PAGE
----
Anansi Boys, by Neil Gaiman, is a strange book. Like its cousin American Gods, I didn’t quite understand everything that happened along the way, but I did enjoy myself all the while. Anansi is a prominent African and Caribbean god. He is a spider in form, but often takes the guise of a man.
Fat Charlie Nancy has never really got along well with his father. As a child his dad would play jokes on him, often resulting in loads of embarrassment and humiliation for Fat Charlie. When his father died on a karaoke stage in Florida, Fat Charlie flew across the Ocean to attend the funeral and finally make his peace with the man. But fate had something else in mind. A strange, old neighbor and family-friend tells Fat Charlie that he has a brother, and that if he ever wants to talk to him then all he needs to do is tell a spider. She also tells Fat Charlie that his dad was Anansi, and that he was a god. Confused and uncertain, Charlie heads back to England to return to his bookkeeping job and his fiancée, Rosie, ready to get on with his life.
Indeed, life goes on for Fat Charlie, albeit somewhat dull and mostly uneventful. But one night, while a little drunk, Fat Charlie is taking a spider outside and remembers the words of his old neighbor. He tells the spider to tell his brother hello. And from there things will never be the same.
Part of me really liked this book, but part of me simply thought it was okay. Neil Gaiman is a wonderful word-spinner, and definitely at the top of his craft here. The writing is beautiful. The prose flows smoothly and reads easily. I found myself laughing at some of the word choices because they were perfect. The style of the book isn’t too serious, but it’s not not-serious, either, and this worked well with the many different characters. Below are two of my favorite quotes.
“I knew that the meeting of two brothers, well, it’s the subject of epics, isn’t it? I decided the only way to treat it with the appropriate gravity would be to do it in verse. But what kind of verse? Am I gonna rap it? Declaim it? I mean, I’m not gonna greet you with a limerick. So it had to be something dark. Something powerful. Rhythmic. Epic. And then I had it…”
“Daisy looked up at him with the kind of expression Jesus might have given someone who had just explained that he was probably allergic to bread and fishes, so could He possibly do a quick chicken salad?”
Like the web shown on the cover art, the plot is one large tangle of different characters’ lives, all connected. Some characters you can’t help but love; others you only wish their ill will. Grahame Coats, Charlie’s boss, is one those kind of characters that exist solely to get on your nerves.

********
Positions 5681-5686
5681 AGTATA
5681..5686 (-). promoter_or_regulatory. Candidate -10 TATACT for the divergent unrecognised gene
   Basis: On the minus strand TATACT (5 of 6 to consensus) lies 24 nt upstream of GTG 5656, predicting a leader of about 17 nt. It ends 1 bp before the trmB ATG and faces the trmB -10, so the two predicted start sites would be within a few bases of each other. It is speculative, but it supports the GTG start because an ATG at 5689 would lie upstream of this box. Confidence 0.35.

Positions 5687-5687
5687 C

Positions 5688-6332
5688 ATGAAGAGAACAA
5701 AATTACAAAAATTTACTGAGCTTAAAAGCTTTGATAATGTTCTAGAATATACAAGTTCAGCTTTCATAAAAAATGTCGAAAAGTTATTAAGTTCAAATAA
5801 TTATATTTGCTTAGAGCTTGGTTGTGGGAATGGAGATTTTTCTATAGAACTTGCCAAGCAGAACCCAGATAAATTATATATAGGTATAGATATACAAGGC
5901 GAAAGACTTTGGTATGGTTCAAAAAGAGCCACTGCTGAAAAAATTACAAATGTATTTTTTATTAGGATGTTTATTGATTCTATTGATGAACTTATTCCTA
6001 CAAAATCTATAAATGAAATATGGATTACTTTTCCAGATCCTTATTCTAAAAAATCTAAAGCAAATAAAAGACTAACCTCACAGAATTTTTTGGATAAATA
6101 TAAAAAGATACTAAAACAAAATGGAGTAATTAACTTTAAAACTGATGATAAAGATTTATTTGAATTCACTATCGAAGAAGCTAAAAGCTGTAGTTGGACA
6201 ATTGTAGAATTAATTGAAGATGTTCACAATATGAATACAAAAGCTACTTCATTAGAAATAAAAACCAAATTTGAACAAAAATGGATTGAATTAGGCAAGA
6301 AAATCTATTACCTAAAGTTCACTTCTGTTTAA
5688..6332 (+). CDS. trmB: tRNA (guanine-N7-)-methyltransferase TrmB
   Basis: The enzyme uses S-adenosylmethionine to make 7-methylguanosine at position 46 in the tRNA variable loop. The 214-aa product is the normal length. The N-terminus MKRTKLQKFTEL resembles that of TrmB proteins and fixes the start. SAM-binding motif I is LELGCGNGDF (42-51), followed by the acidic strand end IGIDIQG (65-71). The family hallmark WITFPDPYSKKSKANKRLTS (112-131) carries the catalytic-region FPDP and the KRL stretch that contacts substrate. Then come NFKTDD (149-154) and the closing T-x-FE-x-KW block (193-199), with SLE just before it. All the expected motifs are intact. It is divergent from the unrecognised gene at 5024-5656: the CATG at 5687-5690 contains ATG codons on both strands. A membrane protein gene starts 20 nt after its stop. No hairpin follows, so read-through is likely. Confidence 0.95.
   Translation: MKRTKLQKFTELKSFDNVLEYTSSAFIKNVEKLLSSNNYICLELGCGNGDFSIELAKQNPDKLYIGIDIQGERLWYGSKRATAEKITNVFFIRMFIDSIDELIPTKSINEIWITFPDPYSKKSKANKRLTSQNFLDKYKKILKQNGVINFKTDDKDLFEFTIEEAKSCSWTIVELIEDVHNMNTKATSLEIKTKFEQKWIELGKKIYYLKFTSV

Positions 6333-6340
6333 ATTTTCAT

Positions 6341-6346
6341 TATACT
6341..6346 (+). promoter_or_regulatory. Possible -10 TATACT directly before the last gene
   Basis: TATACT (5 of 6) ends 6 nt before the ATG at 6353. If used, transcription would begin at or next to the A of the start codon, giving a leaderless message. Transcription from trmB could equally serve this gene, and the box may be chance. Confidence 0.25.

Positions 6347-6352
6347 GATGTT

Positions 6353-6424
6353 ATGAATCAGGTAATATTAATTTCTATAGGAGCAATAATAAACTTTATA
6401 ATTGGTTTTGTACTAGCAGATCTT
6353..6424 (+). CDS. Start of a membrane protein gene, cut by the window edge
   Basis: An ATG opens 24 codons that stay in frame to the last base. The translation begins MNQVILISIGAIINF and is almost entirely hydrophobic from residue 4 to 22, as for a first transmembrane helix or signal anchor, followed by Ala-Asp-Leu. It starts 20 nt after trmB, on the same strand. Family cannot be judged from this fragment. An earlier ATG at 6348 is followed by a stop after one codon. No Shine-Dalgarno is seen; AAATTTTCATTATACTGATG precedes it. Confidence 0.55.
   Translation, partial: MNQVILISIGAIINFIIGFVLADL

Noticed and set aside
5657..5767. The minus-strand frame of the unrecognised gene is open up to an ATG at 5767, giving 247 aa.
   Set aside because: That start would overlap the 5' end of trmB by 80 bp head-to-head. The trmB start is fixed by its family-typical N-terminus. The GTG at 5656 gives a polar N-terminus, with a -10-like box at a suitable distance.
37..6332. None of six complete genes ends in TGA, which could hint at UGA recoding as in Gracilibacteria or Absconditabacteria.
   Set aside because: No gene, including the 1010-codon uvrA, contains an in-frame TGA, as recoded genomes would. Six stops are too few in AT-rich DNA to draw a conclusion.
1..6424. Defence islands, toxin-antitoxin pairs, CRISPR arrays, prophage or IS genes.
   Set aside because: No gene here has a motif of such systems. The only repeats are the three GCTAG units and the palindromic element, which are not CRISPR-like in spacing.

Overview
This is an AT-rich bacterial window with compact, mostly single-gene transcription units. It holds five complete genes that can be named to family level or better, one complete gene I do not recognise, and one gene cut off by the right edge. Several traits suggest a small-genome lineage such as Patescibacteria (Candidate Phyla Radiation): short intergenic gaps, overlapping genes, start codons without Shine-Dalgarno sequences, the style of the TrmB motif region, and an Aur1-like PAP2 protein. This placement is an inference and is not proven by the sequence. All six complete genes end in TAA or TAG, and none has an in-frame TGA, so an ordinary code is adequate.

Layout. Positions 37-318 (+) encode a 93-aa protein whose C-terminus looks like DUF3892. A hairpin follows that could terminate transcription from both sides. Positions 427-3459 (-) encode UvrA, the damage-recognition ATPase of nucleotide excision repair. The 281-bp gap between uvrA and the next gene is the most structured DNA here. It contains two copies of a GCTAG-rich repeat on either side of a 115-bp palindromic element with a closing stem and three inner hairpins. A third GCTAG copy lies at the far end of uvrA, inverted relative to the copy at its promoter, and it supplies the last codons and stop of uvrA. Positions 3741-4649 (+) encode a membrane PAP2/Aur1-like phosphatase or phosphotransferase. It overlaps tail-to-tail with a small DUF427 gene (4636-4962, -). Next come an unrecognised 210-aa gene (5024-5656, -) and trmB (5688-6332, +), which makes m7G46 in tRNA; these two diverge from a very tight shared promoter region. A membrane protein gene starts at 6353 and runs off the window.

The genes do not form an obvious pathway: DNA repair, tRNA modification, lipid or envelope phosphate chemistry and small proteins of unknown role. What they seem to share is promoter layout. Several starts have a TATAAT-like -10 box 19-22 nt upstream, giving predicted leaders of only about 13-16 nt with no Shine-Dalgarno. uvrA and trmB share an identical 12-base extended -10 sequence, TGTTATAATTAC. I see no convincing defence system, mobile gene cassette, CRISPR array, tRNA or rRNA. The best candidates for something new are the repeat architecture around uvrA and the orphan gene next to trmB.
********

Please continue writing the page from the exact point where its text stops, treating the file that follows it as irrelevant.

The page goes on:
Another thing I really liked about this book was how simple and imaginative it was. Fat Charlie’s story could almost pass as real, but for the minor magical and unexplainable occurrences that happen to him. The fantasy is very mild and toned down throughout most of the novel, but there are a few instances when Gaiman spins a wonderfully vivid, imaginary world. But I did feel that Fat Charlie was a relatable protagonist, and that’s usually a plus.
I also enjoyed Gaiman’s excellent use of mythology and folklore. The man truly knows his stuff, and can tell it like no other. On the surface, Anansi Boys is a story about Fat Charlie and his long-lost-brother. But once you get reading it, you find that the life of a god (or of his children) is never quite that simple. Tiger wants his stories back from Anansi, and he’ll stop at nothing to get them.
I suppose my unlikes were very few and rather vague. It’s really just the overall story that seemed to be lacking. On one hand, everything was connected and worked out wonderfully well. On the other, I was occasionally lost and unsure, but I get the feeling that the reader is supposed to feel this way. Still, not enough to complain about, just being a bit picky. Also the story is not as grandiose as I was expecting, but instead rather straight-forward: Charlie wants to get his life back to normal. And this, is the main source of why the story was simply okay.
Overall, I did rather enjoy Anansi Boys. The lighthearted tale was fun to read, and the interspersed dark parts added enough conflict to the story to propel the book along nicely. If you’re curious about Gaiman, I wouldn’t start with this novel, but instead opt for American Gods or the Sandman comics. However, this book is a standalone and does not have any prerequisites. So if mythology interests you, particularly African mythos, or if you’re wanting something quick and fun to read, I easily recommend Anansi Boys.
(NOTE: Is it coincidence that I posted my reflection on American Gods one year ago, 4/28/09, and my review of Anansi Boys today, 4/29/10? Probably.)